THIS STORY HAS BEEN UPDATED
Forecasters at the National Hurricane Center say Tropical Storm Ian may appear a bit lopsided now, but think it will intensify very quickly in the next 24 hours, becoming a hurricane by Sunday and a major hurricane as early as Monday night.
“Significant to rapid intensification is expected while Ian crosses the northwestern Caribbean Sea,” said Hurricane Specialist Brad Reinhart in upping the intensity prediction.
Ian is still predicted to make landfall next week on Florida’s west coast, but forecasters say the overall track has shifted to the west, lessening the danger of a direct hit to South Florida.
But forecasters say it is too early to rule out a threat.
“There is still a lot of cross-track spread,” Reinhart said, saying the amount of uncertainty had increased after day three of the forecast.
The odds of tropical-storm force winds arriving in Miami were put at 29%, with the most likely time being Tuesday evening.
At 11 a.m., the center of Ian was about 270 miles south-southeast of Kingston, Jamaica, heading west at 15 miles-per-hour. Winds were put at 45 miles-per-hour.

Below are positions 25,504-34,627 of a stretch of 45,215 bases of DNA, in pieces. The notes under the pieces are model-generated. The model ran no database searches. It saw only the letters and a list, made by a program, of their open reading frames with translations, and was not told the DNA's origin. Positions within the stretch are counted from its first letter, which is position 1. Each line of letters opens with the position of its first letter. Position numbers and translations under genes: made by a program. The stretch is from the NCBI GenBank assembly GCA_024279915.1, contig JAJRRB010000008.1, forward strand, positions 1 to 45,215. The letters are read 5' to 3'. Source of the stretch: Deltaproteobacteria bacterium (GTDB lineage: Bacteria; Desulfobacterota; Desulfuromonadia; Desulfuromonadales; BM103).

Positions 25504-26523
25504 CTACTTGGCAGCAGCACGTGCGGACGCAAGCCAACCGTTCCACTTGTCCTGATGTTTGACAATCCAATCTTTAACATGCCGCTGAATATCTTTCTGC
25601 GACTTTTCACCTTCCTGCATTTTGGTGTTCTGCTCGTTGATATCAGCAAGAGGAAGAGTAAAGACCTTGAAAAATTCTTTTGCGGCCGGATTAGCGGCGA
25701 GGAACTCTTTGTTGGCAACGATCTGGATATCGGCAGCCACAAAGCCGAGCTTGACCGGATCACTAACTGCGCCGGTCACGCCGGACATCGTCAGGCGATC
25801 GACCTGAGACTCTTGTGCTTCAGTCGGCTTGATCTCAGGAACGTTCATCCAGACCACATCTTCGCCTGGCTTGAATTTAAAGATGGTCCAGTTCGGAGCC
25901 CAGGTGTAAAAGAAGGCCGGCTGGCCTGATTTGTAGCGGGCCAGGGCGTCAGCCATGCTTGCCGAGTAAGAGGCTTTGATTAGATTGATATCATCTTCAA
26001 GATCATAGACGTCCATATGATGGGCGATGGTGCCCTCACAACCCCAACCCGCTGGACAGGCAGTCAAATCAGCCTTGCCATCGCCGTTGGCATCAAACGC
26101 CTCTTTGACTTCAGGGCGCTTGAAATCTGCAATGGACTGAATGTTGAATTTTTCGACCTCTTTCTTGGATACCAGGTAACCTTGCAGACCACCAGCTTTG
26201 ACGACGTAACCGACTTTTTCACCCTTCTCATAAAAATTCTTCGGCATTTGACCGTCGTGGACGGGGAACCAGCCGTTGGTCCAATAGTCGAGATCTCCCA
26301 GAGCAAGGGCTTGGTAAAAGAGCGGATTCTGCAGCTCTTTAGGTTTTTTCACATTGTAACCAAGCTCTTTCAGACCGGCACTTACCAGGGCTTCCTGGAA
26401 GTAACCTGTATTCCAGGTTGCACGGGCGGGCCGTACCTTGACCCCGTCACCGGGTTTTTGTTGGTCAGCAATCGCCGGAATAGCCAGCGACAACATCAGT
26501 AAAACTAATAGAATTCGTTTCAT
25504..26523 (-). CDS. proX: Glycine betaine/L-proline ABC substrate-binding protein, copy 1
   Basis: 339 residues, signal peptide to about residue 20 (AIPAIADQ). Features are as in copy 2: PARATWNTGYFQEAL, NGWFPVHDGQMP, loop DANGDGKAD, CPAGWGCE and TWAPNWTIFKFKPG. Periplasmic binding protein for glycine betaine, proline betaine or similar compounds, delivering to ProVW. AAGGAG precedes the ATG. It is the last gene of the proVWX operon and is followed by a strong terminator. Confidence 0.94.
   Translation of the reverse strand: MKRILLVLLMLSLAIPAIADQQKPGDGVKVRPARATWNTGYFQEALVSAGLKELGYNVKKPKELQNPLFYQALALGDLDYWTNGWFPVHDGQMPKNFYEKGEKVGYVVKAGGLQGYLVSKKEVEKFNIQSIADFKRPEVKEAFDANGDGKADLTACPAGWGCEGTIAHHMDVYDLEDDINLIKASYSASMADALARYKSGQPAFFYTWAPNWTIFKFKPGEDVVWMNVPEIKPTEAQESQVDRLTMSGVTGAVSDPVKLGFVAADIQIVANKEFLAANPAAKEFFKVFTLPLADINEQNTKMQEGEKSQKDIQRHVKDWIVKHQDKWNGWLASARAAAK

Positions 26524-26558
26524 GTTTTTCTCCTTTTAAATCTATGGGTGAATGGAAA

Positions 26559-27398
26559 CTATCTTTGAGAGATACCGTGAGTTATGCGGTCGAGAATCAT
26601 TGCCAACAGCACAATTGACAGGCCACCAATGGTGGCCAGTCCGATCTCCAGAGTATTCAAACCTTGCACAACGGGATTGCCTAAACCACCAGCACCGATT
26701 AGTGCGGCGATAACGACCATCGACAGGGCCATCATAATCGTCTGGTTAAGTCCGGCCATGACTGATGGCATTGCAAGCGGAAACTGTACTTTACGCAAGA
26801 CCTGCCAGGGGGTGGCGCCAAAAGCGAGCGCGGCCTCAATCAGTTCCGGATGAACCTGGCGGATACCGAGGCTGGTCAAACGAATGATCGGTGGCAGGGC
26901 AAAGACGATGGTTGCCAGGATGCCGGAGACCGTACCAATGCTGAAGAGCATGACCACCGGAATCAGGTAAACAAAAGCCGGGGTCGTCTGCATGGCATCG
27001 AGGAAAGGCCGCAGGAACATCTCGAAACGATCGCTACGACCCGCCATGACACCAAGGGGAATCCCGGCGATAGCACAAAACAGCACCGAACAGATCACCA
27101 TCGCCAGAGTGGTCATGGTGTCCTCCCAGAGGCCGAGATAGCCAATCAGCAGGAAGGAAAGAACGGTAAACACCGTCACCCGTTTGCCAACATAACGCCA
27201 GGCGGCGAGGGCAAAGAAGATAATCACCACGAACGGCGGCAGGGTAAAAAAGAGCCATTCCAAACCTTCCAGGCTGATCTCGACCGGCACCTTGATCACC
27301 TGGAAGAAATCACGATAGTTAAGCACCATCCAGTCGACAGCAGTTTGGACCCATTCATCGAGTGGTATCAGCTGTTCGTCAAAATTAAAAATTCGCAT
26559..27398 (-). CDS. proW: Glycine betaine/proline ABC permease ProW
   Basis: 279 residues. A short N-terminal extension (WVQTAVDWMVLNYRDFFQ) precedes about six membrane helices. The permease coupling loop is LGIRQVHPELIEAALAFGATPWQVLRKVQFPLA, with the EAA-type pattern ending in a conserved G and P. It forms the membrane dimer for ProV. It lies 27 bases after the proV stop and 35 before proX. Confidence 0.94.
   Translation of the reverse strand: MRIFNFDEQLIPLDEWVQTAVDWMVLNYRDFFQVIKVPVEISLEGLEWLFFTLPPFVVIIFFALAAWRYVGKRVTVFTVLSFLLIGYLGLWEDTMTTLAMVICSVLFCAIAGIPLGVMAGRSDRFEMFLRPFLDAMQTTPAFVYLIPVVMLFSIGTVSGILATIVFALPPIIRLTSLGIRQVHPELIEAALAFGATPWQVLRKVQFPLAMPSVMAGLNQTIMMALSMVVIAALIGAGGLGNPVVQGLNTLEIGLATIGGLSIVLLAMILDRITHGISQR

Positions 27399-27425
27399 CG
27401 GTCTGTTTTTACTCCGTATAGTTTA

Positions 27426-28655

A NOAA research jet will be flying later today to collect additional data to feed into computer models, and scientists will be launching additional weather balloons equipped with sensors to get a better picture of steering currents.
In Key Biscayne, Village Manager Steve Williamson and Fire Chief Eric Lang have been directing staff to be ready to respond, and have started coordinating with Miami-Dade County, Florida Power and Light, and the village’s debris removal contractor.
No decisions have been made about village services, but both urged residents to review their hurricane plans and to remember that Key Biscayne lies in a mandatory evacuation zone.
Decisions about any evacuation lie with Miami-Dade Mayor Daniella Levine Cava
“I’m going to cue off Mayor Cava,” Williamson said. “We have a close relationship with the County EOC (Emergency Operations Center).”
Forecasters gave the system the name “Ian” after a system developed off the coast of Africa a bit earlier, grabbing the name “Hermine.” It earlier had been called Tropical Depression Nine before being upgraded to tropical storm status.
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